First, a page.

Ebony mag salutes the 18 black women running for Congress, leaves off the 6 Conservative ones

According to the popular African American magazine Ebony, the six black Republican women running for Congress apparently aren’t black enough to qualify for what was supposed to be a “definitive” list of all black women running for office this election season.

“Meet the 18 Black Women Running for a Seat in Congress,” the title of the list published earlier this month by magazine Ebony reads.

“This midterm election is one to watch with all 435 seats in the U.S. House up for grabs. Meet the 18 Black women vying for a congressional seat,” the piece begins, before listing 18 black political candidates, all of whom happen to be Democrats.

According to The Daily Caller, the list neglected to mention California Republican candidate Aja Smith, Florida Republican candidate Virginia Fuller, Maryland Republican candidate Liz Matory, New York Republican candidate Jineea Butler and Utah Republican incumbent Rep. Mia Love , and Charlotte Bergmann running for Tennessee’s 9th Congressional District.

Why were they excluded? Many suspect it’s because of the disturbing belief among some that blacks who associate with the Republican Party are “coons” and “Uncle Toms.” It’s a sentiment former House Republican Conference chair J.C. Watts of Oklahoma knows plenty about.

“It doesn’t matter whether it is Colin Powell or Condoleezza Rice, Shelby Steele, Thomas Sowell, Clarence Thomas, or yours truly — we have all been labeled expedients, Uncle Toms, oreos, sell-outs, traitors to our race, and other equally uncomplimentary characterizations,” he wrote in his 2002 book, “What Color Is A Conservative?”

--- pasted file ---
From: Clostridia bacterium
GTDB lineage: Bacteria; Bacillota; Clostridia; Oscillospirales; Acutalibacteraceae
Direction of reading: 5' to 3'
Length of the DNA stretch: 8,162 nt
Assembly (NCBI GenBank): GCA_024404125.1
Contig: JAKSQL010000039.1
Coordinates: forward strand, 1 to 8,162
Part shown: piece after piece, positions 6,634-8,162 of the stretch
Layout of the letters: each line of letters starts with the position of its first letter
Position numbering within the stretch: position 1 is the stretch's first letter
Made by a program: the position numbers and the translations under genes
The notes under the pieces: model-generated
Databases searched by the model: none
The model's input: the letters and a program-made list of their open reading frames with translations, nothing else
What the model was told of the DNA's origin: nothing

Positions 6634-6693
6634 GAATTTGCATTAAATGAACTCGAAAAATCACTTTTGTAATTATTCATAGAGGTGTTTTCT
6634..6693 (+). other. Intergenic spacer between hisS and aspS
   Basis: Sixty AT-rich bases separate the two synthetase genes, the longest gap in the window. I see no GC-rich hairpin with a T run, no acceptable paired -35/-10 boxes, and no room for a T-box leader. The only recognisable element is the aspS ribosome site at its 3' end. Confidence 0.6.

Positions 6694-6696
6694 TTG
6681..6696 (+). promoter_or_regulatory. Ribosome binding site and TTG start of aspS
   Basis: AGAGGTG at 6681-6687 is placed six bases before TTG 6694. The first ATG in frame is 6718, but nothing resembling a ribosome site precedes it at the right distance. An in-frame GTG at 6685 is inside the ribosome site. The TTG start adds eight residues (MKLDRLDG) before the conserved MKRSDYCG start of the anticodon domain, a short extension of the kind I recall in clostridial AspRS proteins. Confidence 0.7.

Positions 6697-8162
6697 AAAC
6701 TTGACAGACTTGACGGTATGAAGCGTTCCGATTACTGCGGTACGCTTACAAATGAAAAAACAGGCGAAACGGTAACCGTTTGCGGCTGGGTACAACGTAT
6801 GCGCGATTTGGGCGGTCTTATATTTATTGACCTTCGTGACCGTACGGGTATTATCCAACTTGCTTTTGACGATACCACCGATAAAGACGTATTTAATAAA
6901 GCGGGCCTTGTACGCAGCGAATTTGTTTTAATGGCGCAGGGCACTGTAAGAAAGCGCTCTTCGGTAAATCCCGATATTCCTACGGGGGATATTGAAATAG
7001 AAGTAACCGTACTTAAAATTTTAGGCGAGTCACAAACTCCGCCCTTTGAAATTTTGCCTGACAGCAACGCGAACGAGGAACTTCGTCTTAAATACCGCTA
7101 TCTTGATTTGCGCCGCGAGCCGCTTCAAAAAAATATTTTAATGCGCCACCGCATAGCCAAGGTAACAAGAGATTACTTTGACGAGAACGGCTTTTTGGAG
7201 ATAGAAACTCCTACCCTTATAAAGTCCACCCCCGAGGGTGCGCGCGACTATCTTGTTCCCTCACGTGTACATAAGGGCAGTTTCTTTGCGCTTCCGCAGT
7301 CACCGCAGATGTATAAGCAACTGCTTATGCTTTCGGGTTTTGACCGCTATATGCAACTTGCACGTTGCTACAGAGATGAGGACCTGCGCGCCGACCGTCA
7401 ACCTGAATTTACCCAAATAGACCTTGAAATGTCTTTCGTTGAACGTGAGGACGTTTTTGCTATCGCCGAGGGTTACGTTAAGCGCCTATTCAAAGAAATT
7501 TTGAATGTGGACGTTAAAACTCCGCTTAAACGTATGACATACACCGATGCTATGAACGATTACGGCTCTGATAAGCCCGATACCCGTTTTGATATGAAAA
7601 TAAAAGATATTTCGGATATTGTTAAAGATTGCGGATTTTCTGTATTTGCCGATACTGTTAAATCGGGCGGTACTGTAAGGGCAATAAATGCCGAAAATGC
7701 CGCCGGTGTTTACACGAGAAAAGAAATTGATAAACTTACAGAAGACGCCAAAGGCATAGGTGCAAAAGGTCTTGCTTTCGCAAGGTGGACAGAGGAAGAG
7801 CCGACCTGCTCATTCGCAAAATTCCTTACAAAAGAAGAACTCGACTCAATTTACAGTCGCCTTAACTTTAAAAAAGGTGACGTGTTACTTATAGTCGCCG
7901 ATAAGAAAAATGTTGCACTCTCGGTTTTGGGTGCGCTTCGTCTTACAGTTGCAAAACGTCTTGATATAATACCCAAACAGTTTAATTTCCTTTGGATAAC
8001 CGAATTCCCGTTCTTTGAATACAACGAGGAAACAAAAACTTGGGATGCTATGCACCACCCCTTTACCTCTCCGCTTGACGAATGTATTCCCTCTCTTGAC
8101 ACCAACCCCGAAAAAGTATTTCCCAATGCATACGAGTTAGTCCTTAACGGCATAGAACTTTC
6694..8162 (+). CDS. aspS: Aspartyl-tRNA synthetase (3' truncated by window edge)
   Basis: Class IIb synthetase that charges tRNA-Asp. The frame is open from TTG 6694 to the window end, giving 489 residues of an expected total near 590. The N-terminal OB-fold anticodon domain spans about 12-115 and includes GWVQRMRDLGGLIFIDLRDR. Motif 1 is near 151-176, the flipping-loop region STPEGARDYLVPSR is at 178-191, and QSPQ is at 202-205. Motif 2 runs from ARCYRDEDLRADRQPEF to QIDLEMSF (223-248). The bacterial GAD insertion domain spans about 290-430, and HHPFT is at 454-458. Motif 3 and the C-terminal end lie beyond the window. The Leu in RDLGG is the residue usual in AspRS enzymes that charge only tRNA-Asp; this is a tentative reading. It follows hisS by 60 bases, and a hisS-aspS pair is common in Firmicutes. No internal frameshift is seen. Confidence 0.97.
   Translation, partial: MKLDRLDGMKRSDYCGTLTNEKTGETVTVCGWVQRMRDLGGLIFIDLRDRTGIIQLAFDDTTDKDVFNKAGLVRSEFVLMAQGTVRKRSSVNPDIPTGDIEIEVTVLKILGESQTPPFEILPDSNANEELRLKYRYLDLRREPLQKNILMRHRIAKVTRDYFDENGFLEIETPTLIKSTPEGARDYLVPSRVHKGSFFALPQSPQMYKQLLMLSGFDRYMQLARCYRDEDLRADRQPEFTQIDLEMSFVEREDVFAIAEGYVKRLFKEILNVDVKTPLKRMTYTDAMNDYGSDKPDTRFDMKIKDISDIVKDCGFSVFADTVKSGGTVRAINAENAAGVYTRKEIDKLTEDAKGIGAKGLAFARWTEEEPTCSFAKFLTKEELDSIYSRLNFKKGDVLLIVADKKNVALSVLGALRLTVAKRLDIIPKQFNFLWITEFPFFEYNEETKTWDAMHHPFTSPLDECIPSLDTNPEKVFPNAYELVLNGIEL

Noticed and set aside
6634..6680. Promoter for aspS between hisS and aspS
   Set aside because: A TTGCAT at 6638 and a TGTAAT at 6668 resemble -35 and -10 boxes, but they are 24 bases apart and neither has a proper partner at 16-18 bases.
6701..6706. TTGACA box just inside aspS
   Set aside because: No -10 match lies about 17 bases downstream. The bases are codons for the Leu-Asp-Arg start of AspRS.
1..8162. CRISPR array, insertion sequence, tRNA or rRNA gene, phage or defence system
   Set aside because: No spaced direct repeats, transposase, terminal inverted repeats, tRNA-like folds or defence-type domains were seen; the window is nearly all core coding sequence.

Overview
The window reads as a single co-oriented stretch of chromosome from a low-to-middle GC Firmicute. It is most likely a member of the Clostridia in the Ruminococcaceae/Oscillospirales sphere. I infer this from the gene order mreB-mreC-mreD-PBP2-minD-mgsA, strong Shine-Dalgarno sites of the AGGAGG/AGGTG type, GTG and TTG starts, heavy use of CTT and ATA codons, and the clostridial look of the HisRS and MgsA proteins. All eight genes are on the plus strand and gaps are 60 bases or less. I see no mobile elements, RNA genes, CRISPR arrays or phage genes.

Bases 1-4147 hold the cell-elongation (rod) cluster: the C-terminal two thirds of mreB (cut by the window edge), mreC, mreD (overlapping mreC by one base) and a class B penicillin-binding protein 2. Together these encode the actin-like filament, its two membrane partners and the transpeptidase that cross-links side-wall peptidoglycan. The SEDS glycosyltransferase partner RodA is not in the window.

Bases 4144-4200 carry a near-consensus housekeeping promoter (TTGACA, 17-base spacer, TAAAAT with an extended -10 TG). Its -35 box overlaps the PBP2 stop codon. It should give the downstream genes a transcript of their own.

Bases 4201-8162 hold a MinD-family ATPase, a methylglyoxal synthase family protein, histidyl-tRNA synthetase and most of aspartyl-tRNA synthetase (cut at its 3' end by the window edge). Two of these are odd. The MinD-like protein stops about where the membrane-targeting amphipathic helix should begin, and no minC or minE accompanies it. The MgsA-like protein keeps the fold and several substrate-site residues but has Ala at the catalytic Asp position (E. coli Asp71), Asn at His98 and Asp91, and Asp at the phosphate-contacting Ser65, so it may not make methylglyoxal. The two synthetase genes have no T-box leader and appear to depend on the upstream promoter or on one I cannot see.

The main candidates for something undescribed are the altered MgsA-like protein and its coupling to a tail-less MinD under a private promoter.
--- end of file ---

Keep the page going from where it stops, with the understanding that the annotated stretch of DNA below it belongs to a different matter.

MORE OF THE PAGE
“Most of all, however, critics of black conservatives say we’ve forgotten where we came from. I may forget a federal budget number or, God forbid, to set the alarm clock for my weekly 6 a.m. flight to Washington, but I know exactly where I came from. I know because every decision I make every day is based on the values and lessons I learned growing up on the poor side of the tracks in a dusty little Oklahoma town that most people have never heard of and nobody can spell right the first time.”

While this frustration with being disrespected for being a conservative minority has been breeding for decades, only now has it begun to be exposed to light, thanks in part to efforts by firebrand conservative activists such as Candace Owens.

Though she herself isn’t a politician, Owens has made a name for herself as a proud black conservative and supporter of President Donald Trump — one who refuses to be disrespected and silenced with derogatory terms like “Uncle Tom” and coon”:

It’s perhaps because of the likes of Owen — more of whom emerge every single day — that Ebony appears to be facing an unprecedented amount of backlash for its discriminatory post.



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